Actually, the main reason hits for "economic depression" are down is because people have found out what they needed to know. No need to go back and do another search once they get the info they need.
The Summers statement is so shallow -- well, OK -- moronic, that even the least informed citizen would have to shake their head and say, “duh?”
Do you approve or disapprove of Obama's handling of health care?
Strongly disapprove 74%
Strongly approve 12%
Somewhat approve 7%
Somewhat disapprove 7%
Total Votes: 158,963
Do you approve or disapprove of Obama's handling of the economy?
Strongly disapprove 75%
Strongly approve 10%
Somewhat disapprove 8%
Somewhat approve 7%
Total Votes: 143,205
Do you approve or disapprove of Obama's handling of unemployment?
Strongly disapprove 74%
Somewhat disapprove 11%
Strongly approve 8%
Somewhat approve 7%
Total Votes: 122,591
Do you approve or disapprove of Obama's handling of the federal budget deficit?
Strongly disapprove 84%
Strongly approve 7%
Somewhat approve 5%
Somewhat disapprove 4%
Total Votes: 121,604
Which of these issues do you consider most important?
The economy 56%
Federal budget deficit 23%
Health care 8%
Total Votes: 122,360
Do you approve or disapprove of Obama's overall handling of his job as president?
Strongly disapprove 71%
Strongly approve 12%
Somewhat disapprove 11%
Somewhat approve 6%
Total Votes: 138,647
Jul 20, 2009
The White House is being forced to acknowledge the wide gap between its once-upbeat predictions about the economy and today's bleak landscape.
The administration's annual midsummer budget update is sure to show higher deficits and unemployment and slower growth than projected in President Barack Obama's budget in February and update in May, and that could complicate his efforts to get his signature health care and global-warming proposals through.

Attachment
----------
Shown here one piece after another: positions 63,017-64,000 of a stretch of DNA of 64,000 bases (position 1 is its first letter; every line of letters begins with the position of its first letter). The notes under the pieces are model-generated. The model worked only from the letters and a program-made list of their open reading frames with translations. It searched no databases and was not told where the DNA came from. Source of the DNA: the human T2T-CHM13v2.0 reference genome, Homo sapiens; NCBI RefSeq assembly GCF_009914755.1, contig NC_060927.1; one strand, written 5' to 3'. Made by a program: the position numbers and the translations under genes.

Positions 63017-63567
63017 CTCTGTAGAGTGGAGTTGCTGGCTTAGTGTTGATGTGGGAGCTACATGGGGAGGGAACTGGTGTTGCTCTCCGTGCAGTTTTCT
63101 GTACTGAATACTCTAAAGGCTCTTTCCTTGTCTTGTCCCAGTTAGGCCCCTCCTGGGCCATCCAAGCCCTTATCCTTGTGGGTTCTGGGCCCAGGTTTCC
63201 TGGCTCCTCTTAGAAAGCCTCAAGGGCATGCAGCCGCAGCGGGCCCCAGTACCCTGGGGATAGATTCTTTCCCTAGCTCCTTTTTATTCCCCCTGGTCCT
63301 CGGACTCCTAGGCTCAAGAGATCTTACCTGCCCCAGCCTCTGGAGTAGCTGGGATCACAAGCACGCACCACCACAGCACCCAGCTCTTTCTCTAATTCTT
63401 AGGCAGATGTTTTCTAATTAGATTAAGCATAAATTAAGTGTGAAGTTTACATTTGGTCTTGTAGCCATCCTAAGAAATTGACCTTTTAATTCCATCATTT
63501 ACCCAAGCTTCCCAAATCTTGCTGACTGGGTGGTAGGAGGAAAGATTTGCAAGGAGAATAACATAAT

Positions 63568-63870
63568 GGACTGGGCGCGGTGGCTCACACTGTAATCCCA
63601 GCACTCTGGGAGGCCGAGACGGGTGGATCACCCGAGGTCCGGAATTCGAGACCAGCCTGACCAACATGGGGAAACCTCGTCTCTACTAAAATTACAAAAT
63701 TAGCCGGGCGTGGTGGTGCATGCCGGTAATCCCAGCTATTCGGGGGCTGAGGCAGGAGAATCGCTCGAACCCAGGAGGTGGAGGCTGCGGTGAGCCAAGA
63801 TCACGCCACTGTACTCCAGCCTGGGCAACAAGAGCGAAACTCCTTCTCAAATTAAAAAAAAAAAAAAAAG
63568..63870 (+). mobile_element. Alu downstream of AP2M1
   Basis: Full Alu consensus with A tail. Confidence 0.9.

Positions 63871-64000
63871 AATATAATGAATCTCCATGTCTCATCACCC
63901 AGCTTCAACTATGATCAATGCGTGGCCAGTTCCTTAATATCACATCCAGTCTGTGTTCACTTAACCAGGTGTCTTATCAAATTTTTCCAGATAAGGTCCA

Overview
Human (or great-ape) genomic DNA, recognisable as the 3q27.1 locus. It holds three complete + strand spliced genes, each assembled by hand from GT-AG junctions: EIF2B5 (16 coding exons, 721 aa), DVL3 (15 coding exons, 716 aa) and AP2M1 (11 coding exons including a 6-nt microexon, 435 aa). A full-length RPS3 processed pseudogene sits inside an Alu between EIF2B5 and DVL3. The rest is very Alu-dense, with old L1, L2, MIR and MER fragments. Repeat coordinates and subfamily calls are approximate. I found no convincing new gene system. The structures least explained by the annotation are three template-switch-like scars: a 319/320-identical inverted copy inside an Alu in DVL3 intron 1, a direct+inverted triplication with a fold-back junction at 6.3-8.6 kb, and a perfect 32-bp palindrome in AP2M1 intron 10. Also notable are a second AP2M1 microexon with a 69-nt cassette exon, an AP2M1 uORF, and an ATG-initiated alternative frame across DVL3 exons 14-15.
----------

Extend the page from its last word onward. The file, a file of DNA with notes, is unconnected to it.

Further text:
By day, Patti Marcotte is a working mom -- dealing with the balancing act created by a 5-year-old daughter, a demanding job, a split-level house and a willful boxer puppy.
Come the post-dinner hour, however, Marcotte begins operating in the shadowy world of smuggled soap.
It’s Spokane County Washington’s dirty little secret -- contraband smuggling housewives.
Spokane County adopted a near total ban on sales of water-softening phosphates in dishwasher detergent -- the first in the nation -- in an attempt to slow the flood of pollutants that is sucking oxygen out of the endangered Spokane River, smothering its fish.
The problem, Marcotte and many of her neighbors say, is that most low-phosphate detergents are wimps when it comes to fighting greasy pots and spaghetti-crusted plates.
This has turned Marcotte and some of her neighbors into detergent outlaws, driving 45 minutes across the Idaho state line to pick up secret stashes of the old, bad dish cleanser: the brutish, outlawed Cascade.
Surely they have changed this law in Spokane County Washington by now. If not, County residents are probably breaking the law if the dishwashing soap they use actually gets their dishes clean.
It’s just a matter of time before pictures of Cascade boxes covered with big red X’s show up on TreeHugger’s website.
Three weeks after the King of Pop's death, other media outlets have largely moved on, while the CNN host has devoted much of his programming to Jackson. Even guest Mark Geragos seems exasperated.
The King of Talk can't stop blathering about the King of Pop. It's been building for three weeks now, getting more and more absurd.